In my last post, we began to think about HMOs and so this week we are going to consider where we would find this type of property. Now, unless you are pursuing a sophisticated strategy and want to convert something like an office building, pub or similar into a house of multiple occupancy, then it’s likely you will be looking for a standard house that’s of the right size and specification. Perhaps a 3-bed terraced or semi-detached house. As such, you would approach this in the same way as you would a buy to let – through an estate agent.
However, whilst your approach would be similar to a buy to let, it’s not really advisable to walk into an agent’s office and state that you’re specifically looking for a property to convert to an HMO. Most agents are not overly experienced in HMOs (apologies if you’re an agent and this is not the case), and most wouldn’t necessarily understand what it is you are trying to do. As such, I would keep it simple.
When I’m looking for HMOs myself, I head to the estate agents as if I were looking for buy to lets. I would browse through the details of the properties on the market and would have in mind the type of property that would suit, as well as a rough idea of where in that particular town I might find that type of property.
Now, one thing which may surprise you is this. When it comes to HMOs, I don’t always negotiate too hard on the asking price because I essentially look for a property that can refinance itself.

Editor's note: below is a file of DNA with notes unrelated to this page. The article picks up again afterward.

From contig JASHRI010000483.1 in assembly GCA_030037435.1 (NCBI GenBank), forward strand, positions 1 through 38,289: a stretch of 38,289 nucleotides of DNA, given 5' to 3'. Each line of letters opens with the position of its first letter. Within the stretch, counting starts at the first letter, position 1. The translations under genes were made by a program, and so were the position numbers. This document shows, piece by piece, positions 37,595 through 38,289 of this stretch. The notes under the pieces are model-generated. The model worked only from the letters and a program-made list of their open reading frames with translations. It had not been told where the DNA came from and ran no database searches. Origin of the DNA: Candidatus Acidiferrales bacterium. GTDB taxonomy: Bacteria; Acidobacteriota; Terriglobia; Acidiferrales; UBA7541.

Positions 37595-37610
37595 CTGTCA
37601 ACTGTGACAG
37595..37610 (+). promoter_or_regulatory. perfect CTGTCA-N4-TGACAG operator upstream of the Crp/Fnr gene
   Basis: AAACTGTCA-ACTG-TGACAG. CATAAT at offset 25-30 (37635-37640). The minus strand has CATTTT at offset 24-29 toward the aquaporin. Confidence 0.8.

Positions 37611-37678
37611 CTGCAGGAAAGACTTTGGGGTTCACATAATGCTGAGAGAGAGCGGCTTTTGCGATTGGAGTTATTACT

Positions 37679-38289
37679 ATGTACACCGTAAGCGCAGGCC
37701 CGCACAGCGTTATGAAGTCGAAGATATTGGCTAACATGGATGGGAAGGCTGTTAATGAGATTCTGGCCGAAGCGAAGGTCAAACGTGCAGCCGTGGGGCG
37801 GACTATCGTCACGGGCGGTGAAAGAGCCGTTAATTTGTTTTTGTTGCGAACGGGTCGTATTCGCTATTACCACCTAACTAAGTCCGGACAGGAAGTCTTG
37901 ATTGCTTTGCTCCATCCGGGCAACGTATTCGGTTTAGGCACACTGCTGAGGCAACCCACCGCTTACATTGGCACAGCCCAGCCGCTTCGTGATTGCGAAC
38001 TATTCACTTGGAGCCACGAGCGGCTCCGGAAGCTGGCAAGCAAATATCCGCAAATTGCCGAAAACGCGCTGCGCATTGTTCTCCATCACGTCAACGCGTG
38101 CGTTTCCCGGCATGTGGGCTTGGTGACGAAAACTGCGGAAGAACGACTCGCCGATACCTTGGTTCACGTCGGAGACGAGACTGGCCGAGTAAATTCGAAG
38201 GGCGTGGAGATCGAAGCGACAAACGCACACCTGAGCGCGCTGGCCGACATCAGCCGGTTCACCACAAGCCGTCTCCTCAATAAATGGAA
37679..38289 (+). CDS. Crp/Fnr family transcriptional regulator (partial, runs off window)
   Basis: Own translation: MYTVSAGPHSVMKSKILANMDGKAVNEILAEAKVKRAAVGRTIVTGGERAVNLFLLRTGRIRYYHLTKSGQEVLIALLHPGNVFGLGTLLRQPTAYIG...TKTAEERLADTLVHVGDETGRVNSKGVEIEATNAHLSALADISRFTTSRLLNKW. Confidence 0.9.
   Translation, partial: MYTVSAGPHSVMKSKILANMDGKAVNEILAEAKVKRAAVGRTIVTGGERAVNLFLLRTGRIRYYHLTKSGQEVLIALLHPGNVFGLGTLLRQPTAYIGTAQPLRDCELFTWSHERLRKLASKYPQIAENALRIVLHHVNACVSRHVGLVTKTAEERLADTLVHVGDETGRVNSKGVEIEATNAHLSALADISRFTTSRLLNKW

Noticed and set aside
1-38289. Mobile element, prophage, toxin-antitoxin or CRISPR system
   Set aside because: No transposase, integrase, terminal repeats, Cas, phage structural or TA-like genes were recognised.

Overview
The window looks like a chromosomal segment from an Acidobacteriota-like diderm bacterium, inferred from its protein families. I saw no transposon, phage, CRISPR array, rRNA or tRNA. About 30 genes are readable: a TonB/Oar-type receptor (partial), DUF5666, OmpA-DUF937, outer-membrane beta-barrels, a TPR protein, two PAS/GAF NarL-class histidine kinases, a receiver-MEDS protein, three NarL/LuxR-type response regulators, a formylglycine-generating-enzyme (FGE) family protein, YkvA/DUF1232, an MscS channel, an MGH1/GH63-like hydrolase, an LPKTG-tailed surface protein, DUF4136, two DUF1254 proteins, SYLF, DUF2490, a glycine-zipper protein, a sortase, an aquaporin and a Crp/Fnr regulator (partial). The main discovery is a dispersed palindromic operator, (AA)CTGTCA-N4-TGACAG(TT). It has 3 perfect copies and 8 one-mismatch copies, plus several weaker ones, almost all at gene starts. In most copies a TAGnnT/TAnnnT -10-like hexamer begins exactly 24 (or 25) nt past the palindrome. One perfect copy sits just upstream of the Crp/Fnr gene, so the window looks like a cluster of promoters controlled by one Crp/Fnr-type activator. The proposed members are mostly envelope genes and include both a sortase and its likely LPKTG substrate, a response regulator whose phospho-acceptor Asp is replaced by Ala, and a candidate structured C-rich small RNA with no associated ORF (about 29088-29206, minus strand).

For example, let’s assume I’m looking for a typical three-bed terraced house. In the town where I have bought and created my HMOs, this type of property is usually on the market for around £83,000. When this is the case, rather than offer £70,000 or even £65,000, I might be willing to pay £80,000 or £81,000.
I don’t necessarily try to negotiate too hard because I know that if I can get my hands on the right property in the right area – and if I do the right works – then I should be able to create a property which would refinance itself. In other words, a property that would allow me to get all of my money back out.
If I go through a specialist commercial mortgage broker and get the right type of commercial mortgage, then the bank will value my property up using the “Income Method” of valuation. This means that the bank would view the property as an income stream or cash flow rather than “bricks and mortar”, and the valuation would come out much higher pro rata than just the cost of the property and the conversion.
So, whilst a terraced house might cost £80,000 plus £40,000 to convert to a 5-bed HMO with en suite bathrooms, having taken into consideration the income stream the bank would value the property up to around £280,000. With this in mind – and with 70% percent loan to value – I would be able to get all of my money back out.
It’s for this reason that when it comes to HMOs, I don’t necessarily negotiate too hard on price. Well, not when I find the right property that I know will refinance itself and allow me to get my money back out.
Peter Jones B.Sc FRICS
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